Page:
by Whit Gibbons

November 7, 2004

When someone takes a position that a government entity, be it federal, state, or local, is budgeting too much for environmental research, taxpayers should pay attention. Pay close attention. Because overspending on wildlife issues is not the problem. For example, a southern governor recently singled out certain wildlife biology studies for excessive spending and critics attacked as pork-barrel spending a program by the federal government to keep the brown tree snake out of Hawaii.

The criticism by Governor Sanford of South Carolina was that too much of the state's budget was being directed toward wildlife research on beavers and toward a book educating people about sharks. Maybe the governor has a complaint of substance that was not apparent to me, but almost any project can be made to look unnecessary or overfunded when taken out of context. Why a governor would take time to address issues that use such a trivial portion of the state's budget remains a mystery.

On a broader plane, we should always harbor at least a little suspicion when someone is anti-research, as new discoveries set the foundation for education. In other words, is the person saying that we already have enough knowledge and should not encourage acquiring more? Second, critics of research seldom put their complaints about directed spending in the context of how treasury dollars get spent on other projects that some of us might find wasteful, inefficient, and self-serving. Micromanagement of research is not a progressive approach to being a first-rate country on the forefront of science or a leader among the states in higher education.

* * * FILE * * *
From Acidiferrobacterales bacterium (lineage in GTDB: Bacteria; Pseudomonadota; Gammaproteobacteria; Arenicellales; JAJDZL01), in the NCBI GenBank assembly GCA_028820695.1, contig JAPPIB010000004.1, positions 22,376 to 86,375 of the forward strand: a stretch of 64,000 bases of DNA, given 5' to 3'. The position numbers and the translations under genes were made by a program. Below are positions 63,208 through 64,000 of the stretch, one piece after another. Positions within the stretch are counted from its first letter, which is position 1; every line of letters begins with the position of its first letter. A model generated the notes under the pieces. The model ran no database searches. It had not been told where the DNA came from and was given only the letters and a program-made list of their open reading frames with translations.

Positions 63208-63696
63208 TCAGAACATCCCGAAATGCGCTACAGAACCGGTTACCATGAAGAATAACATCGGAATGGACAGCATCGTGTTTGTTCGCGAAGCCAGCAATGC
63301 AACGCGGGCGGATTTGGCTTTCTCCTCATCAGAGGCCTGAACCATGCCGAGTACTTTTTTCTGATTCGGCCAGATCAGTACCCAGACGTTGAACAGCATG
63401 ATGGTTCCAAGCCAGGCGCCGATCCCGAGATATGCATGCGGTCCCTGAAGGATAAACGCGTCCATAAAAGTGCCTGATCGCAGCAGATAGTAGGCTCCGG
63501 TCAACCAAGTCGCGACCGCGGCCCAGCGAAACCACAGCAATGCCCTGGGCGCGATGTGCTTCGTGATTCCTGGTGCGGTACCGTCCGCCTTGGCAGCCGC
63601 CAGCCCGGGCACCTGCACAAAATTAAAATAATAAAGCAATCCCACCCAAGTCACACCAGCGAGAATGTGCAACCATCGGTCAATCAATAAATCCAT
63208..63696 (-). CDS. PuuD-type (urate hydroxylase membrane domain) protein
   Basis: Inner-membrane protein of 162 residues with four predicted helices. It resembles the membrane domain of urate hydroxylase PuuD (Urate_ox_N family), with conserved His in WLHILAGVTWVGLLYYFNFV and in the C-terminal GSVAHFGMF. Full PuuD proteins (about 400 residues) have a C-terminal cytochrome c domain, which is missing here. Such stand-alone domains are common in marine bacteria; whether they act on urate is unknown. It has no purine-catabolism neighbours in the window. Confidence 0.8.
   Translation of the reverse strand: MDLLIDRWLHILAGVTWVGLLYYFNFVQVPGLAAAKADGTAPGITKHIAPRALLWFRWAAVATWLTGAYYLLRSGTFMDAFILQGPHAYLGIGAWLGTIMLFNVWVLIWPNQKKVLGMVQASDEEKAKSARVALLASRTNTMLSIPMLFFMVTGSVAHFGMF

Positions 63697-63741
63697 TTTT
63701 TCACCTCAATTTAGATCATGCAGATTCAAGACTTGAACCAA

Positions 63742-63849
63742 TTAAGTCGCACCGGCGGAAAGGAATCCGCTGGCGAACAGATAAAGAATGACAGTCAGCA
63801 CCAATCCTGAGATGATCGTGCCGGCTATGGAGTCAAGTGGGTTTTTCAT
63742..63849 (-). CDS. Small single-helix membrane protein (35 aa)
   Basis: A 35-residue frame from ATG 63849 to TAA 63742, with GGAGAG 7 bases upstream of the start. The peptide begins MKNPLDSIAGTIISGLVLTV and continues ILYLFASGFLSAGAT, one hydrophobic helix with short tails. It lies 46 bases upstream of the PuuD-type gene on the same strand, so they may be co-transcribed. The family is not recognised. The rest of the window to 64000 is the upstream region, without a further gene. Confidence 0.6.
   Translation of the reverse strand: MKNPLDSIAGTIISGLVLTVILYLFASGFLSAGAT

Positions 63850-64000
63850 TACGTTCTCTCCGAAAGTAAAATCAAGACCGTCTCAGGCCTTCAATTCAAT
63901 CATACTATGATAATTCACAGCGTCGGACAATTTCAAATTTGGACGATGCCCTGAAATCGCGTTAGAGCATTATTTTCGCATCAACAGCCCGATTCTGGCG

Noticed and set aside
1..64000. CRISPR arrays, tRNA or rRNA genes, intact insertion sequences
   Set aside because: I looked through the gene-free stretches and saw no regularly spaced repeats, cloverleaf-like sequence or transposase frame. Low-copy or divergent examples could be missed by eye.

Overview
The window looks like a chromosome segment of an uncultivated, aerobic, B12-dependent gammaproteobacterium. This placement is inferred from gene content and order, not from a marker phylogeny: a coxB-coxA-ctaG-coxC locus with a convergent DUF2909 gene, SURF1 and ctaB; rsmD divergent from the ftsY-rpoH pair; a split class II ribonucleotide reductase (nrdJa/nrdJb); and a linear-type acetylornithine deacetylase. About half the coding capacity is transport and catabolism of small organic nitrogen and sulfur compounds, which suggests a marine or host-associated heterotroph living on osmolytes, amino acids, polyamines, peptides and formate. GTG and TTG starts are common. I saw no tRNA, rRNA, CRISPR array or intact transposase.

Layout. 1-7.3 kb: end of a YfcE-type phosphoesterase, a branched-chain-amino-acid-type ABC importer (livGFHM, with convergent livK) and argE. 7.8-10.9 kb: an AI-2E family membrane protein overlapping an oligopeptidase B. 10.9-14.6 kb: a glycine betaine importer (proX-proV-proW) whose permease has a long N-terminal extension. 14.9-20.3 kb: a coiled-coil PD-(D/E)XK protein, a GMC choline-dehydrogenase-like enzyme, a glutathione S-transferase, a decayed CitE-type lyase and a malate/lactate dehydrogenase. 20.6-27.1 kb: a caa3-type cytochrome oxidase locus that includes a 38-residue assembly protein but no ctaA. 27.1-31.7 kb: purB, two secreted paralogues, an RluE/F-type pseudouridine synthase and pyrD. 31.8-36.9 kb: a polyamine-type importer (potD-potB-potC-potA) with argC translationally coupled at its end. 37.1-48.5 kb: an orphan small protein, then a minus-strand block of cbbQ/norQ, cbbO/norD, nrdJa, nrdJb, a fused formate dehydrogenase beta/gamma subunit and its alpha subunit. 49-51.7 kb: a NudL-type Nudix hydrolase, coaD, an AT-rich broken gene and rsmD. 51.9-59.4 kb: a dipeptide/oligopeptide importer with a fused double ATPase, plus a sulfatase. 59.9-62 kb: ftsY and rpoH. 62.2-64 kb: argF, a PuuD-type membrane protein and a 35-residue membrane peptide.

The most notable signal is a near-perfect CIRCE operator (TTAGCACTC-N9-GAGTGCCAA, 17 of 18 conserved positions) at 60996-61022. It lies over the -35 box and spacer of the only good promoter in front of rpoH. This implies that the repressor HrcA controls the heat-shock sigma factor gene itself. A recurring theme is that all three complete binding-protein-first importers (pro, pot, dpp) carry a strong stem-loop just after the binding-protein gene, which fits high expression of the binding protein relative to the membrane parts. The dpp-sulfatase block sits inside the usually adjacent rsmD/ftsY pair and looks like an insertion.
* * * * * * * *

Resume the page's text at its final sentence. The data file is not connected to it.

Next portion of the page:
As to the brown tree snake, why should anyone care if a snake gets into Hawaii? Here's why. Invasions by introduced species have had dramatic effects on the ecology of natural systems throughout the world. European rabbits brought to Australia in 1859 have devastated native animals and plants. An Oriental fungus, first observed on trees in New York in 1904, virtually eliminated native American chestnut trees. The zebra mussel is disrupting aquatic ecosystems of North America by replacing native species. The brown tree snake is the paragon of an invasive species that has caused severe problems on Guam.

Why some introduced species become rampant pests whereas others do not remains a mystery. A record of all accidental or intentional releases of alien species would reveal that most never survive for more than a few generations. Others may persist but never reach high population levels. For example, many cities in Florida have small, but persevering, colonies of inoffensive gecko lizards native to tropical Africa, Asia, and the West Indies.

The brown tree snake, found naturally throughout the Australian and Indonesian regions, was unintentionally introduced to Guam, presumably during World War II. It has become a serious threat to native wildlife. The evolution of natural defenses is a key biological principle underlying success or failure of invading species. The birds of Guam, having evolved in a situation with no significant predator on nests or young, have been demolished by the introduced brown tree snake. Brown tree snakes are constrictors with evil-looking vertical pupils, rear fangs and mildly venomous saliva, and a disproportionately large head. Individuals more than nine feet long have been found on Guam, which one government report estimates has as many as 13,000 per square mile.

They have devastated much of Guam's wildlife, information that would be unknown except for ecological research. Guam's native forest birds have been declared "virtually gone," and at least a dozen known only on Guam are now extinct "as a direct result of brown tree snake predation." The Hawaiian Islands fit the Guam model in having birdlife that has never been exposed to snake predators. Thus, Hawaii's ecology could be severely altered if brown tree snakes became established. Much of the current funding is to monitor cargo going from Guam to Hawaii to be certain a brown tree snake has not become a passenger.

Overspending on wildlife issues has never been the cause of government budget deficits. When people seek ways to save tax dollars, they do not have to look far, but looking at funding that increases environmental knowledge and education is the wrong direction.

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